Sunnyside, Newfoundland and Labrador
|Province||Newfoundland and Labrador|
|• Total||37.95 km2 (14.65 sq mi)|
|• Density||10.0/km2 (26/sq mi)|
|Time zone||UTC-3:30 (Newfoundland Time)|
|• Summer (DST)||UTC-2:30 (Newfoundland Daylight)|
According to the 2016 Statistics Canada Census:
- Population: 396
- Dwellings: 286
- Area (km²): 37.95
- Density (persons per km²): 9.986
On the East coast of the province of Newfoundland, there is a small town known as Sunnyside. The town stretches for about five miles along the shore of Trinity Bay, also known as Bull Arm. Sunnyside is believed to have been once inhabited by the native people of Newfoundland known as the Beothuk, discovered by the explorer John Guy. After a few hundred years, the area was settled by the ancestors, of many of the families living there today. Those families were involved in developing the economy of Sunnyside by beginning the fishery, logging, and mining industries in the community. With the creation of those industries, the population has increased over the years resulting in Sunnyside as it is known today.
Before the town of Sunnyside was even settled, explorer John Guy, in the year of 1612, "to the north near the present Sunnyside he found a group of natives…" (Rockwood, 1992) According to the Newfoundland and Labrador Heritage website, "The Beothuks are the aboriginal people of the island of Newfoundland. They were Algonkian-speaking hunter-gatherers who probably numbered less than a thousand people at the time of European contact." (Pastore, 1997) Prior to the area being known as Sunnyside, John Guy had named the area Truce Sound in honour of the good relations established with the Beothuk.
As the area was first settled, it was known as Bottom of Bay Bulls Arm. There were other related settlements nearby like Centre Cove. The area was known as Bay Bulls Arm for some time and then changed to Bull Arm. The reason for the change was likely due to the fact that there is another town known as Bay Bulls. The first permanent settlers to the community were the Snooks from the nearby community of New Perlican. The current name of Sunnyside came from a former school teacher who said "…the spot of sun which seems always to shine on that tiny section of Trinity Bay."(Rockwood, 1992)
By the mid 19th century, the community was made up of full fisherman and loggers. During that time, working in the saw-mill was an important job but due to a fire in the community, most of the standing timber was destroyed. The pulpwood drive was also an important form of employment and Morgan Snook was the foreman of the Main River and Badger drive. Fishing was a small part of the economy, but people from other Trinity Bay communities came to Bay Bulls Arm to fish.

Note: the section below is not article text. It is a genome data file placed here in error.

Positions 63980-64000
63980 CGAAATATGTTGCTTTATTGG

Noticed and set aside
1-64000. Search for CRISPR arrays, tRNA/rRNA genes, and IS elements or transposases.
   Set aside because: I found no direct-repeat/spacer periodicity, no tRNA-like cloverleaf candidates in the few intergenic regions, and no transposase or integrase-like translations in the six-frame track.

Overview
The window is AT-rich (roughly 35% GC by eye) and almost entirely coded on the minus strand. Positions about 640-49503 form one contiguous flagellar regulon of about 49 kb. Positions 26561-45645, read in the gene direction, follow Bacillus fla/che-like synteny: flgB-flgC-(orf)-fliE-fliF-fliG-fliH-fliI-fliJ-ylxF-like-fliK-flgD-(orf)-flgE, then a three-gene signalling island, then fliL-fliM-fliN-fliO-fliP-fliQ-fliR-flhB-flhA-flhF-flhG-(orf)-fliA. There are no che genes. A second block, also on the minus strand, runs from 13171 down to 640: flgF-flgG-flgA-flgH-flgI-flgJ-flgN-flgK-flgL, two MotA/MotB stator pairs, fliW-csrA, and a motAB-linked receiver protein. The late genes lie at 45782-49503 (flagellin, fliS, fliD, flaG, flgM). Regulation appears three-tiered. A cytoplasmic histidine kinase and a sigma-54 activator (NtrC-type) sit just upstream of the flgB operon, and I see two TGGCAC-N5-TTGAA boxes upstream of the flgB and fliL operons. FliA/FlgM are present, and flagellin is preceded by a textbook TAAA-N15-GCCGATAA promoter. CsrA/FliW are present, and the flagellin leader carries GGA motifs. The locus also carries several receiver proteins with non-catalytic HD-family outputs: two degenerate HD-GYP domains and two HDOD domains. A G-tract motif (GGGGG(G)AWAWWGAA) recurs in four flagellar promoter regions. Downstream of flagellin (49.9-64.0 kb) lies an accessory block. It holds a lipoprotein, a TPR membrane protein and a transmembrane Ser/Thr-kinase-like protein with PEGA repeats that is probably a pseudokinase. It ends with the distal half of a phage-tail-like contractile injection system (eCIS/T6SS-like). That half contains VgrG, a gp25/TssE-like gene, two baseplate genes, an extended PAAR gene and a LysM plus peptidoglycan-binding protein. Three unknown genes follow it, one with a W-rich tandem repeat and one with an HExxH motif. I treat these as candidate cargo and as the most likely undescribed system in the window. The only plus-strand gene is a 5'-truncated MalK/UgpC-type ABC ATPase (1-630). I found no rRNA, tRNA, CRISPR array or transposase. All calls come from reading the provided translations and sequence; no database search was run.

"In 1921, the population had reached 337, and the town name had officially been changed to Sunnyside." (Hike Discovery, para. 3) By the 1930s the population in the community had reached its peak of 399 citizens. The population by the 1950s had declined to 228 people. After that time, the population grew steadily over the years until reaching a high population of 726, later decreasing to 634 by 1986. Over the years many of the citizens of Sunnyside could be found in road construction and other large construction projects. The oil refinery, located in Come By Chance, is a source of employment for many Sunnyside residents. Along with the oil refinery, many of the residents were once employed by working on the Hibernia Oil Platform project, which was located right in their own backyards. "One of the five super modules, the wellhead module, was built at the Bull Arm construction site in Newfoundland. The other four super modules were constructed outside Canada (two in Italy and two in Korea) and shipped to Bull Arm in May and June of 1995 where they were welded together to form one integrated unit." (Hibernia, para. 10)
Even though Sunnyside is a very small community of Newfoundland, the town has a very rich history dating back to the native people known as the Beothuk. Over the centuries, the community has grown and has become a very rich and cultural town.
- Discovery Trail – Hike Discovery, the.(n.d.). Retrieved February 10, 2009, from http://www.thediscoverytrail.org/english/hikediscovery/index.html Hibernia.(n.d.). Retrieved February 10, 2009, from https://web.archive.org/web/20090220200226/http://www.hibernia.ca/index2.html
- Pastore, Ralph. (1997). Aboriginal Peoples: The Beothuks: Newfoundland and Labrador Heritage. Retrieved February 10, 2009, from http://www.heritage.nf.ca/aboriginal/beothuk.html.
- Rockwood, Walter. (1992). Come Home Year Book. Sunnyside, NL.